Impervious surface and heterogeneity are opposite drivers to maintain bird richness in a Cerrado city

Souza, Franco Leandro, Valente-Neto, Francisco, Severo-Neto, Francisco, Bueno, Berinaldo, Ochoa-Quintero, José Manoel, Laps, Rudi Ricardo, Bolzan, Fábio, and de Oliveira Roque, Fabio (2019) Impervious surface and heterogeneity are opposite drivers to maintain bird richness in a Cerrado city. Landscape and Urban Planning, 192. 103643.

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Assessing the influences of habitat structure on bird richness and functional groups can assist planning and management of urban conservation strategies. Here we analyzed how the urbanization of a city from central-west Brazil (Campo Grande) affects a Cerrado hotspot bird community by focusing on richness of bird feeding groups (frugivore, nectarivore, granivore, omnivore and insectivore). We sampled birds in 61 hexagons (16 ha each one) along an urbanization gradient. For each response variable (richness of bird feeding group) we used five predictor variables: impervious surface, Normalized Difference Vegetation Index (sdNDVI), number of trees, edifices, and houses. To assess the effects of urbanization on bird species richness, we fitted multiple regression models and used Akaike's information criterion for small samples to assess model performance. Impervious surface was the main driver of bird richness. The explanation of most plausible models for each response variable ranged from 20 to 51% of richness variability. Overall richness was negatively affected by impervious surface and positively influenced by number of houses and sdNDVI, a proxy of heterogeneity in our study area. The number of trees did not influence plant specialists and granivores, but the number of houses and sdNdvi did. Insectivore and omnivore richness were only affected by impervious surface. Campo Grande city mimics aspects of the Cerrado heterogeneity, including bird community. Our findings give support to urban planning initiatives that optimize patch dynamics and heterogeneity at multiple spatial scales, as being appropriate for cities within Cerrado landscapes.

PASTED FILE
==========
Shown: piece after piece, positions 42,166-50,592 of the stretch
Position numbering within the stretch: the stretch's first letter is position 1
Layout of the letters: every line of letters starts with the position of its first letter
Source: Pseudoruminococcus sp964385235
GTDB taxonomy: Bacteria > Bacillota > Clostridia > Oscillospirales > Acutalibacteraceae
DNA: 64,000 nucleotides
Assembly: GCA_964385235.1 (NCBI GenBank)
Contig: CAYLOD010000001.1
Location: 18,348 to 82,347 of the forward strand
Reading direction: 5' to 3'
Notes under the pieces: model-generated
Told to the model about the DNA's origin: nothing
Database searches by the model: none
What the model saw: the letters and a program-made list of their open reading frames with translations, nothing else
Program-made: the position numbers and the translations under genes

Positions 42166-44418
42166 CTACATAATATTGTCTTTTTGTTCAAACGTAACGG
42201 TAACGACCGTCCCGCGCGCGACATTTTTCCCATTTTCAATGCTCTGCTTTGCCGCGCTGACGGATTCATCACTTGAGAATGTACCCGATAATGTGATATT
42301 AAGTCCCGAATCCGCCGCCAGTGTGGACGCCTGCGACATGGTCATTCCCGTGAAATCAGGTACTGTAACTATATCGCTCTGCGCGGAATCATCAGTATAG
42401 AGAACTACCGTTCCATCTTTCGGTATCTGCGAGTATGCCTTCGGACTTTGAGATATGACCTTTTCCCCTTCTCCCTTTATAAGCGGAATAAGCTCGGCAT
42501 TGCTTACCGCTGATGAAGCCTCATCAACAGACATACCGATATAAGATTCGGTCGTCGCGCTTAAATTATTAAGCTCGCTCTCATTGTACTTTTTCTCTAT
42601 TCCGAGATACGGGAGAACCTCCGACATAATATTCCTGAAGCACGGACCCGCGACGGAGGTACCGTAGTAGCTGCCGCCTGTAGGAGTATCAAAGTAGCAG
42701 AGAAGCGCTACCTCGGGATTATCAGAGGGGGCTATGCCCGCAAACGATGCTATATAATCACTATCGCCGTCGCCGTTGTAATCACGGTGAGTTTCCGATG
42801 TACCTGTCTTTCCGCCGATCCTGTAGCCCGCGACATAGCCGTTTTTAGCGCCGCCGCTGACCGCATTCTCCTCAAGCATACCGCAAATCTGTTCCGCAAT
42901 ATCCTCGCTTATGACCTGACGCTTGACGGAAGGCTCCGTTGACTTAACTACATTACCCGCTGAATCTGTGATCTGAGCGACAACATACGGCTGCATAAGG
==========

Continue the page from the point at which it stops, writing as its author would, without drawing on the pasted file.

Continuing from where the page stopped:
Item ID: 61660
Item Type: Article (Research - C1)
ISSN: 1872-6062
Keywords: bird community, Cerrado, urban biodiversity, urban ecology, urbanization
Copyright Information: © 2019 Elsevier B.V.
Funders: Coordenação de Aperfeiçoamento de Pessoal de Nível Superior
Projects and Grants: Grant number 88882.317337/2029-0
Date Deposited: 05 May 2020 23:35
FoR Codes: 33 BUILT ENVIRONMENT AND DESIGN > 3304 Urban and regional planning > 330404 Land use and environmental planning @ 100%
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